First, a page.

Color can vary from purply-gray to death-like black. Lily
shaped, thin flesh, delicate taste. Available fresh fall through
Bland taste compared to other mushrooms. Available fresh year
Also called Polish, Porcini or King Bolete. Bulbous stem with
brown, rounded cap. Rich, musty flavor and very perishable.
Available fresh in fall, dried and frozen year round.
Curved trumpet or vase shape, color varies from bright orange
to apricot gold. Some say it imparts the smell of apricots.
Available fresh during fall and winter, dried year round.
Cremini, Button and Portabellas are related. Cremini looks
like a button, but is a bit larger with a brown cap. When
growth is unchecked, it becomes a Portabella with more complex
flavor and texture. All three are cultivated and available
fresh year round.
Dainty, Q-Tip shaped. Cultivated and available fresh year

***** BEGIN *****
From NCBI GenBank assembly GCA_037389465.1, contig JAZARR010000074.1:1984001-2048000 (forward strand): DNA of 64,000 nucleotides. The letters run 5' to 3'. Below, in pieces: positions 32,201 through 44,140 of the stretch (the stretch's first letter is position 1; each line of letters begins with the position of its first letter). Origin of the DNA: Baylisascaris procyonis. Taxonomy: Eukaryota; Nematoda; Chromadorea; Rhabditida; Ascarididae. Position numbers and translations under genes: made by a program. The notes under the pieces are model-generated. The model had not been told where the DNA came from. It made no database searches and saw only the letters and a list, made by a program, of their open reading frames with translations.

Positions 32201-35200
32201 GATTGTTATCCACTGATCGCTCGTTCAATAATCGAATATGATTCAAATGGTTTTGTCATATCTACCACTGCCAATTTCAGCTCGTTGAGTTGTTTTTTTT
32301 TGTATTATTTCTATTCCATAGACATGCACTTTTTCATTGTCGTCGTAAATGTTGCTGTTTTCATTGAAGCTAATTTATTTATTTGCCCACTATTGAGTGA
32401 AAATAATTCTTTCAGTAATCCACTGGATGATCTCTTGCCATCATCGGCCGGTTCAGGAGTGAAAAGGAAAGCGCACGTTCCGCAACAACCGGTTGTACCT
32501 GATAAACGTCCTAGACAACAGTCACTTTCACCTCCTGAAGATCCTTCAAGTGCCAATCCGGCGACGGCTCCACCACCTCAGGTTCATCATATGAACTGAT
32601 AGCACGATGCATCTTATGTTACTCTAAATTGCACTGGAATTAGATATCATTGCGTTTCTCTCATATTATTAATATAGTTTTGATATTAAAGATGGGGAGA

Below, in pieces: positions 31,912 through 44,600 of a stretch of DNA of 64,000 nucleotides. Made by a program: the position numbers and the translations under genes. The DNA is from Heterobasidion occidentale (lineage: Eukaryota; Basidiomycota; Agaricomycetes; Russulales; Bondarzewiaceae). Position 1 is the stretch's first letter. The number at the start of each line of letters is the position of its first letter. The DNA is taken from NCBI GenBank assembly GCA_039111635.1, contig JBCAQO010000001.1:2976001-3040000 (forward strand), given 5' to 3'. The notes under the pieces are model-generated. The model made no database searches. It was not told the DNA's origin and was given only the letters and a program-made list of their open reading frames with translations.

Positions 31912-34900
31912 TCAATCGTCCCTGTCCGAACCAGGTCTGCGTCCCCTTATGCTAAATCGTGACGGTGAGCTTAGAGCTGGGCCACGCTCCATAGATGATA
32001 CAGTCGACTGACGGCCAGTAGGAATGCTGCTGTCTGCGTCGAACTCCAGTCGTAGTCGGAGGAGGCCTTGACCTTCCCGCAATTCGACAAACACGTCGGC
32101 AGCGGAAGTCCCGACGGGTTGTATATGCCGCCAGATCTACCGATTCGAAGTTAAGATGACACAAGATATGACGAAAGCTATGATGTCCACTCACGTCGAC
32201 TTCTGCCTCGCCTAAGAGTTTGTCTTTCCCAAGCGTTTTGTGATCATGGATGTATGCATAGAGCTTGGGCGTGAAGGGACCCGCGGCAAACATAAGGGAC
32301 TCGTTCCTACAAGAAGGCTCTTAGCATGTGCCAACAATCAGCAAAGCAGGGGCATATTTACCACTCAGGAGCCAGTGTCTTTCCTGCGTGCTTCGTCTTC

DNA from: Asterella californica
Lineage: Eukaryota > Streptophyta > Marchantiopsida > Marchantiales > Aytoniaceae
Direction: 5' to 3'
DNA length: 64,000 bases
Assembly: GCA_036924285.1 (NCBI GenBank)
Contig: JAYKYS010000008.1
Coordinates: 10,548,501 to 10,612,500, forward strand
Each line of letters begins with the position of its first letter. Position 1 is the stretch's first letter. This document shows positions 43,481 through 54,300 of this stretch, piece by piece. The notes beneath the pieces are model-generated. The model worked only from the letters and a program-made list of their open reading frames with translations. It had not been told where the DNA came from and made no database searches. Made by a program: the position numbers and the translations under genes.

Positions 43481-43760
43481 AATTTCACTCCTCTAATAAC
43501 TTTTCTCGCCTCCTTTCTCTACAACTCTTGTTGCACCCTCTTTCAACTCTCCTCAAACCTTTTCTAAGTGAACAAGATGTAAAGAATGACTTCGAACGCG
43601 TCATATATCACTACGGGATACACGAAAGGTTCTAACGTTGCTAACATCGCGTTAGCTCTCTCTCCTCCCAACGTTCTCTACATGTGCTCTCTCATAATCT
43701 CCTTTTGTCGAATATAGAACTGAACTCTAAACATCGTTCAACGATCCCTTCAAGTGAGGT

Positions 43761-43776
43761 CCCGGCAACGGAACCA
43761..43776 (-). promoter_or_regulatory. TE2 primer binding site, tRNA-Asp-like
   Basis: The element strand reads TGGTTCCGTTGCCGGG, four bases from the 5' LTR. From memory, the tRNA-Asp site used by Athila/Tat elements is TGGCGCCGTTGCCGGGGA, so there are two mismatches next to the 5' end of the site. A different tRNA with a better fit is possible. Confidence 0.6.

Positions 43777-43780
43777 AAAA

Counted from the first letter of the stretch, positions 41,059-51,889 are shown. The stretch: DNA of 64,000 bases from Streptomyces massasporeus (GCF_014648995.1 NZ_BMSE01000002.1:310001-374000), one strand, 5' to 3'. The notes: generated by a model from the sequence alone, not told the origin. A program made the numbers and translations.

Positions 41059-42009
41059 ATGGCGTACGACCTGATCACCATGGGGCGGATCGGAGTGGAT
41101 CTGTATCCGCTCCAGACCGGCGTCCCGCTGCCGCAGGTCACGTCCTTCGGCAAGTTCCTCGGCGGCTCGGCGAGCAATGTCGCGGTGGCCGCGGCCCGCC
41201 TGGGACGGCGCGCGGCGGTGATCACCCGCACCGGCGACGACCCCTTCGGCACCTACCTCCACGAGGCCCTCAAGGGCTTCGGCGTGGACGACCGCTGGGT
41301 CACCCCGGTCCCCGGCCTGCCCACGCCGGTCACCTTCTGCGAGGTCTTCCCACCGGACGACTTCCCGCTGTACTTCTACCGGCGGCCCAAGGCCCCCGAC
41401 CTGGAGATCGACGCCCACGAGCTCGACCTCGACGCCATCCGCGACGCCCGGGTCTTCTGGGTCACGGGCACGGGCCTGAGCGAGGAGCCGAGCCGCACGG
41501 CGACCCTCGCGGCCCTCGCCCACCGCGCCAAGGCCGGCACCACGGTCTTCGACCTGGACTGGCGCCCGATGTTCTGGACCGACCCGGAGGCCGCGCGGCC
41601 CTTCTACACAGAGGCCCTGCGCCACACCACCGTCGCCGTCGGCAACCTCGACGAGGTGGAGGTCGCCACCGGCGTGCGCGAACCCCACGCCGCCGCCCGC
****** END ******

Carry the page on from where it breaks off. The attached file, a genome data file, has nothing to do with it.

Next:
Squash colored and slightly bitter tasting. Substitute for
Chanterelles. Trim stems. Hedgehogs have small “teeth”
on gills and break off in other foods, leaving gold flecks.
Also called Pine mushroom. Spicy, woody flavor. Available
fresh in fall.
Spongy looking but hollow. Color is tan to dark brown. Intense,
earthy flavor. Available fresh in spring, dried year round.
Cultivated, fan-shaped. Color varies from light tan to gray.
Mild flavor. Available fresh year round.
Also called Chinese, Black Forest or Oak mushrooms. Chocolate
brown, fibrous, woody stems. Available fresh and dried year
Rubbery texture, flat, woodsy aroma. Imported from China.
Available dried year round.
Fragrant member of Chanterelle family. Gray-brown color with
muted gold stem. High water content.
Mushrooms Demystified by David Arora
(10 Speed Press – 1986)
The Mushroom Lover’s Mushroom Cookbook and Primer
by Amy Farges
(Workman Publishing – 2000)
GOURMET MUSHROOM SOURCES:
Marché Aux Delices - New York, NY
Aiman. “What Are Mushrooms?” Mushrooms. http://www.allaboutmushrooms.com/mushrooms.htm.
(16 Oct. 2003).
2 3 Dibben,
Martyn. “Mushroom Mania. Is It For You?”
Milwaukee Public Museum Lore. 1984. http://www.mpm.edu/collect/botany/mushroom.html.
(10 Oct. 2003).
History.” About Truffles. 2002.
http://www.garlandtruffles.com/about.html. (10 Oct. 2003).
David. “Fungi as a Platform for New Medicine.”
Mushrooms, Fungi & Medicine. 1997.
http://www.gmushrooms.com/HEALTH.HTM. (10 Oct. 2003).